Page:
Kelly is correct a severely disabled person would want to use a Brain Machine Interface every waking hour whereas a healthy person only a fraction of the time. I believe the severely disabled will be the most practiced users of telerobots. They could be the most intrepid explorers, the most able builders, the heroes of a coming age.

Fashions in Science Fiction

A Brain Machine Interface story from yesteryear was Anne McCaffrey's hopeful and uplifting The Ship That Sang. More recently we have Kelly's bleak dystopia Declaration.

Kelly's story has a lot of currently fashionable themes: overpopulation, terrorism, limited resources, alienation, inevitable decay. More often than not modern SF is gloom and doom exploring catastrophic failure modes of technology. Such storites are worthwhile, we should certainly try to anticipate and avoid possible calamities.

But we also need stories exploring technology's potential for good. I yearn for a return to tales about new frontiers and the triumph of human spirit over adversity.

We need hopeful as well as cautionary tales. Without hope there is no reason to get up in the morning.


Nyrath said...

Another related science fiction short story is "Cocoon" by Keith Laumer. (1962)

People live in amniotic tanks, interacting via a television system attached to their face.

Rick said...

currently fashionable themes ... doom and gloom.

This tension has been in SF forever, or at least as long as SF has been around. In the midcentury era there was a stark divide - at least in perception - between most written SF and Hollywood scifi; now both run the gamut.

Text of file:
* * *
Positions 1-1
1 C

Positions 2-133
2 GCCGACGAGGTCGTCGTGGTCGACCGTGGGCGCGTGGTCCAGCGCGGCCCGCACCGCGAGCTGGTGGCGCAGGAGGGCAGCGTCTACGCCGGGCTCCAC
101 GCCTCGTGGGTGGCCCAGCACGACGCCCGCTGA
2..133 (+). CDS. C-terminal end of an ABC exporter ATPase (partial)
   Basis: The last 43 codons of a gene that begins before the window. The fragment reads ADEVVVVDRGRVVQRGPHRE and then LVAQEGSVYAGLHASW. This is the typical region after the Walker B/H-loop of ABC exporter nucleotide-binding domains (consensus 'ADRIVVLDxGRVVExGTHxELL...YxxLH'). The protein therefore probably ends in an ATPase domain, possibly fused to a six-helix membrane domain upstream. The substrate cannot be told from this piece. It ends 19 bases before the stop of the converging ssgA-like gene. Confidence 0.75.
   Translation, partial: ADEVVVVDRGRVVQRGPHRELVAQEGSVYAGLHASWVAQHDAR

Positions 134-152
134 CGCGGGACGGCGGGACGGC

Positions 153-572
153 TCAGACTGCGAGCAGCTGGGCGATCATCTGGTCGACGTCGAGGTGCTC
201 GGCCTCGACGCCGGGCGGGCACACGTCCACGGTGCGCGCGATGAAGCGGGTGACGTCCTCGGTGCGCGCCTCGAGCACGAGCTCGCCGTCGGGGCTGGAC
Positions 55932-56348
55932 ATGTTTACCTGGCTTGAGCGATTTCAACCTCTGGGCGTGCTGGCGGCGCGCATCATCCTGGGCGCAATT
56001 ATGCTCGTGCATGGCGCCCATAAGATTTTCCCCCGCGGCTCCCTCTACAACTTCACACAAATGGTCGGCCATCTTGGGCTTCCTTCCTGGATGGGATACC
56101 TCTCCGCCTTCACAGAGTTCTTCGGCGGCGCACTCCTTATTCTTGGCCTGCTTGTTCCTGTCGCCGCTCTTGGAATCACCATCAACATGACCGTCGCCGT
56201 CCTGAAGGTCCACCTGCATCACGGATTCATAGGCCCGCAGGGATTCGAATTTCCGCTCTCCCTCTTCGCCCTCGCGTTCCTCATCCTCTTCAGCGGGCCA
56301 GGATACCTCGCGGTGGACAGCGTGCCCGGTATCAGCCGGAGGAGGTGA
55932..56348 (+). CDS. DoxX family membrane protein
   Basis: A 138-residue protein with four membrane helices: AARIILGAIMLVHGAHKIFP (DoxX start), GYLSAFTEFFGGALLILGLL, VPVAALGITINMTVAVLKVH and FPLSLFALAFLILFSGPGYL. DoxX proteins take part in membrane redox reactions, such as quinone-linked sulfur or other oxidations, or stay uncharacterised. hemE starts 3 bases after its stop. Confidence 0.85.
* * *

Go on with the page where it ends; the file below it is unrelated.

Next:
Interestingly, though, only a few years ago I read the observation that Heinlein's classic YA novels often had quite dystopian settings, disguised by the simple fact that the protagonists - not stereotype angsty teens! - took their world for granted. (They always wanted to get away into space, but basically just because space was Cool.)

What is unfortunate today, or so I gather, is that SF fandom has become so overtly politicized that Hugo nominations are now put up as campaign slates. Or maybe it was ever so, and the only difference is that in the Internet era I don't need to be active in fandom to hear about it.

Felix R. Savage said...

Thank you for this post. I found your blog through Rocketpunk manifesto and have bookmarked it as a motherlode of plausible sfnal speculation. "Less doom and gloom, more optimism!" is pretty much my manifesto. The genre has got into a mental rut of underestimating humanity's capacity to thrive *and stay cheerful* under empirically dire circumstances -- perhaps because it's been a couple of generations since Western societies have actually experienced dire circumstances? We've begun to see nimbuses of colorful failure modes around everything new under the sun. But if history is any guide, the future will not be utopian OR dystopian. It'll "just" be interesting and exciting in new ways. The job of science fiction IMO is to imagine how things might REALLY shake out.